Obviously Marsch is pretty short of options in the attack and in central midfield, and his team will also come to town on short rest to play with temperatures, if I'm reading the right weather pages, above 350 degrees. This, along with some slow-thinking defenders (really all of them other than Camara), means United should look to start the game at a high tempo. On a hot night, the best path to success over the years in MLS has been to do your best to grab the lead early. No one wants to chase the game when you've lost half your body weight in sweat, and Montreal won't have too many fresh players coming into the side.
As I just mentioned, that back four is pretty vulnerable. Brovsky is a conversion project as a fullback, I've never been impressed with Valentin - he looks like he's a couple years away from hitting his MLS journeyman defender ceiling - and Shavar Thomas is really only useful against teams that play direct, aerial soccer.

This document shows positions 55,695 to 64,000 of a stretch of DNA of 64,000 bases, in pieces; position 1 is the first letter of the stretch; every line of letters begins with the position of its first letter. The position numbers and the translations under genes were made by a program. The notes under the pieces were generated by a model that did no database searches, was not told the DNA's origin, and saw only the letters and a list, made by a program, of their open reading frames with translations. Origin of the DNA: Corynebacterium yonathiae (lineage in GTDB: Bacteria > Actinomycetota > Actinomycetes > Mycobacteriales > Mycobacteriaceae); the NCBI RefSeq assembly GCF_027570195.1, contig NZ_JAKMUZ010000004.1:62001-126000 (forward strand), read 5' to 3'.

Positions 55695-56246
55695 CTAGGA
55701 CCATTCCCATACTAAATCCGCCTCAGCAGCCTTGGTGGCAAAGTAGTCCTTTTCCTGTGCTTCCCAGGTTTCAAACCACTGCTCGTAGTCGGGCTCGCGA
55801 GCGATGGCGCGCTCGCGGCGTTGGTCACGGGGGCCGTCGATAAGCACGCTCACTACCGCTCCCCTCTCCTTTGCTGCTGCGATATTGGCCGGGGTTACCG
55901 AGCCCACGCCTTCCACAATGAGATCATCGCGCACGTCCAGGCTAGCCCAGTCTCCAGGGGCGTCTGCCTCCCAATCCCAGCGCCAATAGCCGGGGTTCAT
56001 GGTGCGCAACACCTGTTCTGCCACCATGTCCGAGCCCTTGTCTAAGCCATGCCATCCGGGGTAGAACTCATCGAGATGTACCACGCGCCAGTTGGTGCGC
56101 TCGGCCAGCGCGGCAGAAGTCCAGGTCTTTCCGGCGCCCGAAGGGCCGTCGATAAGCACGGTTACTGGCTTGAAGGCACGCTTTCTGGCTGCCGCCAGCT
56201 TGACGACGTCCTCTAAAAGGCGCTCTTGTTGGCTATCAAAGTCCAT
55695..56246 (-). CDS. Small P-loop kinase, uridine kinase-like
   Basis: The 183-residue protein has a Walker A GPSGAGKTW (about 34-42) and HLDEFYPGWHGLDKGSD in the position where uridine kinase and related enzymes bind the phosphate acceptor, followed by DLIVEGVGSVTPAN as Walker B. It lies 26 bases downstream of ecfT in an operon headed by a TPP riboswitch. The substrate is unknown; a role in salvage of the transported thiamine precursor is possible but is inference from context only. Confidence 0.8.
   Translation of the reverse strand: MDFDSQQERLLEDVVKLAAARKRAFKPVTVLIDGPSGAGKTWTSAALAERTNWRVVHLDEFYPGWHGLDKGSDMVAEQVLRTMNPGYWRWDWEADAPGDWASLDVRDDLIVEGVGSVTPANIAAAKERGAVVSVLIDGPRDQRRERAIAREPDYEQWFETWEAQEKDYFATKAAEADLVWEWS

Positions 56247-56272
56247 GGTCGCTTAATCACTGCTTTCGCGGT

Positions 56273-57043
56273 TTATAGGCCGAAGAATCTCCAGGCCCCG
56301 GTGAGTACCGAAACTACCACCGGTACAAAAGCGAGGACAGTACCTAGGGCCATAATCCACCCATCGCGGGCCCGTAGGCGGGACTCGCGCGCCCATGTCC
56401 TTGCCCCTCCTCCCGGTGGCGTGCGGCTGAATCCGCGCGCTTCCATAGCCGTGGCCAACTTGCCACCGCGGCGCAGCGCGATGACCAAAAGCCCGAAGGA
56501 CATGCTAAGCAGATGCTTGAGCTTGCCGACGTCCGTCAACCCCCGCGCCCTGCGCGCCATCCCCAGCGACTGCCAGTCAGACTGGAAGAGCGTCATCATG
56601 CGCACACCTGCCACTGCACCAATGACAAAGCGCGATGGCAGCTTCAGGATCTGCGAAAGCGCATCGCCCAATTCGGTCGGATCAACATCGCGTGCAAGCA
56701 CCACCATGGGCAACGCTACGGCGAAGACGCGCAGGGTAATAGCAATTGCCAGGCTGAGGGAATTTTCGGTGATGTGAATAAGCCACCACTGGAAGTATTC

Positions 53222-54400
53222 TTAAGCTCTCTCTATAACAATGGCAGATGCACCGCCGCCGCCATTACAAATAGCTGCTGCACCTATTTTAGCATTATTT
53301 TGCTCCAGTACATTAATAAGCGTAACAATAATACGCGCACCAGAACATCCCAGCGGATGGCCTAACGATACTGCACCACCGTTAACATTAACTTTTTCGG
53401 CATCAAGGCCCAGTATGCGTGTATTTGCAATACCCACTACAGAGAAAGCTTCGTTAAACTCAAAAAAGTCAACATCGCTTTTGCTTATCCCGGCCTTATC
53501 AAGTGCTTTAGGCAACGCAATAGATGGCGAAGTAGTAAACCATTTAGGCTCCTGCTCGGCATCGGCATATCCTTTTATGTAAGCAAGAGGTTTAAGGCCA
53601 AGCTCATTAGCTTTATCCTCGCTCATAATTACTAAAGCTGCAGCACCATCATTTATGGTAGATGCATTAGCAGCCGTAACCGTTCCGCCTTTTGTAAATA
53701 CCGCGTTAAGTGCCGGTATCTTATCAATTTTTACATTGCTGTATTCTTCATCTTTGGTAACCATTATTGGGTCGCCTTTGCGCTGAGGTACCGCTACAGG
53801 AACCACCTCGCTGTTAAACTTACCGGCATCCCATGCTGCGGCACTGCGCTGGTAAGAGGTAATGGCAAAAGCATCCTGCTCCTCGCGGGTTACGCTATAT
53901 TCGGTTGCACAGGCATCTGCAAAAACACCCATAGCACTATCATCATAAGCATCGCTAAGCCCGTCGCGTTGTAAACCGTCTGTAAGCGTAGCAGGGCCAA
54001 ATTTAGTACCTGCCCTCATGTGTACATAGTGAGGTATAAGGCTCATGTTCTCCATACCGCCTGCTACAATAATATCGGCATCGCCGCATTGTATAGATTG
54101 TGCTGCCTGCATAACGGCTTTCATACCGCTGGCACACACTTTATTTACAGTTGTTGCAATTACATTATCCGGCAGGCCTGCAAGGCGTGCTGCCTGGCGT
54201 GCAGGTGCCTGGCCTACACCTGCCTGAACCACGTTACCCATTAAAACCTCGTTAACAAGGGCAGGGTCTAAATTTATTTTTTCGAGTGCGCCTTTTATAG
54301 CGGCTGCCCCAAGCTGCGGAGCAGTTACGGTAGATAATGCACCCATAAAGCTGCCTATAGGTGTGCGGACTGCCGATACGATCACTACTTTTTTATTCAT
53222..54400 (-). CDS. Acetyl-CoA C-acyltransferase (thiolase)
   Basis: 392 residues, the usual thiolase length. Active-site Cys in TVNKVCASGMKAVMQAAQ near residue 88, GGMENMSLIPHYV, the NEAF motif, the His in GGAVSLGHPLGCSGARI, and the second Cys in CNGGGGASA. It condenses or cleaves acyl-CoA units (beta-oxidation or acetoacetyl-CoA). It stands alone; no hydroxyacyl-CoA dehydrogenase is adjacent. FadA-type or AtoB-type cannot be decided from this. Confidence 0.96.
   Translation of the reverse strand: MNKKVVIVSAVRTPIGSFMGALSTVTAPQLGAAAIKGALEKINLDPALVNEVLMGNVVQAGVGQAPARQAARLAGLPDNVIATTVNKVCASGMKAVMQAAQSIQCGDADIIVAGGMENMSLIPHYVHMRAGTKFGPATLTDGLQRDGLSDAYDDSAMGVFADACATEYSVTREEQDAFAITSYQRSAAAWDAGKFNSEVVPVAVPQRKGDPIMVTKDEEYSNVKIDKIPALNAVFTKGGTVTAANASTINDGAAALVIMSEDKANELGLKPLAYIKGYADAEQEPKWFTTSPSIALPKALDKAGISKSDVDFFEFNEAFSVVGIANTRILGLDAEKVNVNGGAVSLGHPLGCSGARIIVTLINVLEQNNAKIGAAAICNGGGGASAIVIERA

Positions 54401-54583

Serie A veterans Matteo Ferrari and Nelson Rivas are both listed as out right now, and without their experience the Impact are going to struggle with the mental side of defending. If United can keep the ball moving and make intelligent runs, the gaps will start to show up quickly.
People who watched Thursday's Euro 2012 semifinal between Germany and Italy got a good lesson in how a diamond midfield can combat a 4231. On paper, Germany had a 5v4 numerical advantage in the midfield, but Italy did very well to compress the field. Rather than playing from touchline to touchline, the game was played vertically within the width of the 18 yard boxes. That meant Italy's narrow four midfielders could outnumber Germany's three central midfielders, as the wingers stayed wide and barely got a sniff of the ball.